Can we just take a moment to applaud all you awesome people?
And throw roses at your feet?
You all make us feel awesome, and we are going to put this money to the best use possible, and that is making music like we do!
Music is a universal language. This video is proof that the visual differences in humans are trivial and shallow. Underneath it all our similarities far outweigh our differences, the brass bands of the world are a perfect example.
When I watch this i can’t help but be reminded of the countless brass band shows I’ve seen in New Orleans. From the snare and bass drum setup and the lead trumpet solos, to the intricate backing parts and pure energy onstage, the 5,000 miles that separate New Orleans and The Balkan Peninsula seem to disappear.
When you look into the history of brass bands you start to better understand the parallels and what causes them. Both Balkan and New Orleans brass band spawn from a tradition of military style brass ensembles. In Southeastern Europe the military bands date back to the height of the Ottoman Empire. Players from the military bands would learn to play the folk music of their home lands on their brass instruments, thus spawning the music we know today a Balkan Brass.
A very similar thing happened in New Orleans when old instruments from military brass bands and Sousa style marching bands found their way to Congo square, mixing with the native sounds of Africa and the rhythms of New Orleans to create the brass bands we know and love today.
In other news…
Tonight and tonight only! The Dirty Bourbon River Show is back in Knoxville Tennessee at the palace of taps and pizza known as Barley’s!. Show starts at 10:00, come get some pizza before!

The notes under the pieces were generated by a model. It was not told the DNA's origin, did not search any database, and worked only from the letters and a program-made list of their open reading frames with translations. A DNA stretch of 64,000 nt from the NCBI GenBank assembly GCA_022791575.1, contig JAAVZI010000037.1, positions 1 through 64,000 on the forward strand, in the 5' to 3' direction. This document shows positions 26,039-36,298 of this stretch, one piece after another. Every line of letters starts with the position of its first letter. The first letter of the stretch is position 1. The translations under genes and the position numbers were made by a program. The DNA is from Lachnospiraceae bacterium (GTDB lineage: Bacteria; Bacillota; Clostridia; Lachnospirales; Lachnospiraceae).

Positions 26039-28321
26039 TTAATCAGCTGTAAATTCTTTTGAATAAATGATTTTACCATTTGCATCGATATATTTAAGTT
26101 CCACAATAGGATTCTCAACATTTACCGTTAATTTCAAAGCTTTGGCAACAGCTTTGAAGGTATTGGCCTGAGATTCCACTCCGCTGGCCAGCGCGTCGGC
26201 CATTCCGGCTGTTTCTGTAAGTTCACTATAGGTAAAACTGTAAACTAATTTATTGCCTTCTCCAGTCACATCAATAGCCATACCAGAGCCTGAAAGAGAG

I’m trying to count up how many times we’ve performed in Asheville, that’s including busking as well, and we just can’t be sure anymore. We’ve been back so many times it feels like a home away from home. We’ve had the opportunity to play around the city at different bars, clubs, corners, and brew halls, and tonight we’re adding a new spot to the list.
We’re excited to make our debut in such a beautiful place and hope you can join us!
We are also incredibly thrilled to officially announce that our total amount raised for our Kickstarter project is exactly $10,600. To everyone who shared, supported and donated, we did it, folks! But really you did it, and in return we, along with Craig and everyone at The Living Room, will sweat and bleed to give you the best record we can. You have opened a huge door for us, and we’re gonna be charging through with guns blazing!
Today is the final day folks. Less than 18 hrs to go on our Kickstarter campaign. Now – more than any other time – is the time for you to step up and become a part of this awesome project! We’ve poured so much love into writing, drafting and demoing these songs, selecting the perfect producer and professional studio, putting all our cards on the line for this new album – join us! Let’s do it together! Whether it’s $500 or just $5, do what you can, and together let’s make the dopest album ever – let’s break DBRS into the mainstream – and without the help of nefarious record companies and industry hacks telling us what to do. Let’s do it ourselves.
Ladies and gentlemen, we’re looking for that special someone. We want to record this next album to tape and release a vinyl version of it as well. But to do that we need to get this Kickstarter to $12,000. We’re currently at $10,360 with less than 36 hours to go. That means we have only a day and a half to raise $1,640, or we won’t be able to do tape. We simply won’t be able to afford it. We’re already facing a $20,000 budget, all things considered. But, if we can get up to $12,000, then we’ll be able to give this next album that warm analog justice it deserves. You like warm analog justice, right?
Have you considered our $500 donation package? For a mere five Benjamins you can get backstage access to a DBRS concert (+meet & greet & photo session w/ band), an autographed copy of the new album, a DBRS t-shirt, 5 DBRS stickers, and an autographed set-list. That’s a pretty good deal, right?
Oh, and as a last minute bonus, if you pledge that package today, tomorrow we’ll mail you a copy of our 8th studio album Accordion Anthology on 180gram vinyl with a hand written letter (both the vinyl & the letter hand-signed as well) & an email with a download of a demo version of one of the new new songs from our soon-to-be-recorded 9th studio album Important Things Humans Should Know.
Now that’s a pretty sweet deal. 2/3 of these $500 reward packages (and all 3 of the $1,000 packages) have been claimed, so there’s only 1 left…
Don’t have $500? Neither do we… Got $5? Make a pledge. And check our Kickstarter history – we’ve pledged to many music projects ourselves in the past. And so, we beckon to you now: